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Infrastructure Protection of Key Bridge’s Foundation Piers Could Have Reduced Catastrophe

March 28, 2024 (EIRNS)—The collapse of Baltimore’s Francis Scott Key Bridge March 26 has highlighted what engineers say is an urgent responsibility to protect critical foundations, like the piers holding up bridges over shipping channels.

The crucial reasons that the cargo ship Dali, owned by the Singapore-based Grace Ocean Private, lost power just as it approached the bridge at 1:26 a.m., have not been explained. The power loss caused the ship to slam into the piers, collapsing the bridge, and taking the lives of 6 construction workers on the bridge. Within the past 24 hours, the ship’s black box has been turned over to federal authorities.

Three engineering experts made clear that, even with the Dali’s power loss, infrastructure could have been built before the accident that would have reduced or prevented the destruction of the bridge. “The construction code has got to do better,” Erin Bell, chair of the College of Engineering and Physical Sciences at the University of New Hampshire and an expert on bridge engineering, told Reuters on March, as quoted in an article, “Collapse Highlights Need To Protect.” Bell noted: “Our job as engineers and our duty to society is that we learn from these failures.”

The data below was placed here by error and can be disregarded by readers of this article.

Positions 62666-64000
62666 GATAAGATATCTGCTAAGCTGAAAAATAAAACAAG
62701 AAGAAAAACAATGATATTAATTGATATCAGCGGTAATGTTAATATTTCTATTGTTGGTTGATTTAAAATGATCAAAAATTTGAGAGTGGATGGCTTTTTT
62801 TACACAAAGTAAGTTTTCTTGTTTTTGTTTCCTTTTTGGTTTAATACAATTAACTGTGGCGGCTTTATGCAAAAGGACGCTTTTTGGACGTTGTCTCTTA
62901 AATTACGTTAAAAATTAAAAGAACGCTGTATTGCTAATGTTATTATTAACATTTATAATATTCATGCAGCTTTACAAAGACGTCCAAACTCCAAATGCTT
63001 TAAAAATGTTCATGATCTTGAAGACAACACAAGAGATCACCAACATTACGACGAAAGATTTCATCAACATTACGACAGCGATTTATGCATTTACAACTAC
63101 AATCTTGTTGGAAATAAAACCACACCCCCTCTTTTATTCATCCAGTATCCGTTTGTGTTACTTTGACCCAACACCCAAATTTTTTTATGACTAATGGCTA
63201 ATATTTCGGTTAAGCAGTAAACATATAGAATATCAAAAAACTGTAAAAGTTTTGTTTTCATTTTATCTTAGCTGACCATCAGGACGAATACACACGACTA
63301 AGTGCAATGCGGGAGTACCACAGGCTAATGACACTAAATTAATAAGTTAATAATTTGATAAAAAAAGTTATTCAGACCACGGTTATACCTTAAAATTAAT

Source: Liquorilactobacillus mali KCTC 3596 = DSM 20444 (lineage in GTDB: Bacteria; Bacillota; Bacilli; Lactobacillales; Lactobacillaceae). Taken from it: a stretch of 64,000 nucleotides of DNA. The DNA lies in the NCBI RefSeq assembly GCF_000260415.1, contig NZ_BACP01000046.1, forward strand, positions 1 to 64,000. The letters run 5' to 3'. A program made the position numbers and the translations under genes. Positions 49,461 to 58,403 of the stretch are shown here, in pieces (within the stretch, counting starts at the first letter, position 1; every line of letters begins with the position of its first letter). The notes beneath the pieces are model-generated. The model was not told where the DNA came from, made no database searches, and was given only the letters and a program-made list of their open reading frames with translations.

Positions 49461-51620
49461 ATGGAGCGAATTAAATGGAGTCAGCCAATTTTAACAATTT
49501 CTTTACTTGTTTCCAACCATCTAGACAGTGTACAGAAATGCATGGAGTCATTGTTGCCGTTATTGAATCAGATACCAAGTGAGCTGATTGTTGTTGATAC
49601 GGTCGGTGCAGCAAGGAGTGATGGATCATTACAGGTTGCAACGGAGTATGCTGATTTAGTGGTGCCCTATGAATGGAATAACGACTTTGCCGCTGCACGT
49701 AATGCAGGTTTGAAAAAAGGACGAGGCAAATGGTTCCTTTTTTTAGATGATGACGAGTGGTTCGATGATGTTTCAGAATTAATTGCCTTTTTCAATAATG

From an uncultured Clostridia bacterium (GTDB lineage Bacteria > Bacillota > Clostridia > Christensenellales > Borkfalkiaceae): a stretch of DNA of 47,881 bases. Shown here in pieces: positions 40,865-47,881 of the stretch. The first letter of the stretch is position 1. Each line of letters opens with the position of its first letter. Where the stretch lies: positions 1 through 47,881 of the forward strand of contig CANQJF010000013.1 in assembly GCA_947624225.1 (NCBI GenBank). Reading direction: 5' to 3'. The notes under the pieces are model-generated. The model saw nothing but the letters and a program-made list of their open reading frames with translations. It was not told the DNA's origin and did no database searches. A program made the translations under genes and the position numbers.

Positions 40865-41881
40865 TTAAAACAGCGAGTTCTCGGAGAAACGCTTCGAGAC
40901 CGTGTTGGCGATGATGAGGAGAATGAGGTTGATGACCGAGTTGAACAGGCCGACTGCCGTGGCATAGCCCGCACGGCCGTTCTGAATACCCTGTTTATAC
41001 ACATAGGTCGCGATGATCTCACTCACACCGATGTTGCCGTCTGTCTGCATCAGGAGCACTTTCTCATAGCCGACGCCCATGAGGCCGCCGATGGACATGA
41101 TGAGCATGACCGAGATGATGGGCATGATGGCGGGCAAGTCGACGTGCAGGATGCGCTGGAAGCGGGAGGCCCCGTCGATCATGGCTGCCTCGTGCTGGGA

Federal authorities classify bridges such as Baltimore’s as “fracture critical,” meaning that if one portion of the bridge collapses, because of its stress distribution, it’s likely to take down the rest of the structure. According to the Federal Highway Administration, there are more than 16,800 such spans in the U.S.—including such famed structures as the Brooklyn Bridge and the Manhattan Bridge in New York and the Golden Gate Bridge in San Francisco.

Bell stressed that the Key Bridge was opened in 1977: Three years before, in May 1980, a vessel collided with the Sunshine Skyway Bridge in Tampa Bay, Florida; 35 people died during during the stormy morning rush hour, when a span fell into the river. That accident prompted bridge designers to implement better protections for foundation piers. Some of these decisive infrastructure measures include building “fenders” that push wayward ships away from the piers; groups of pilings called “dolphins” that act as safety rings around pier foundations; or even just mounds of rock and earth.

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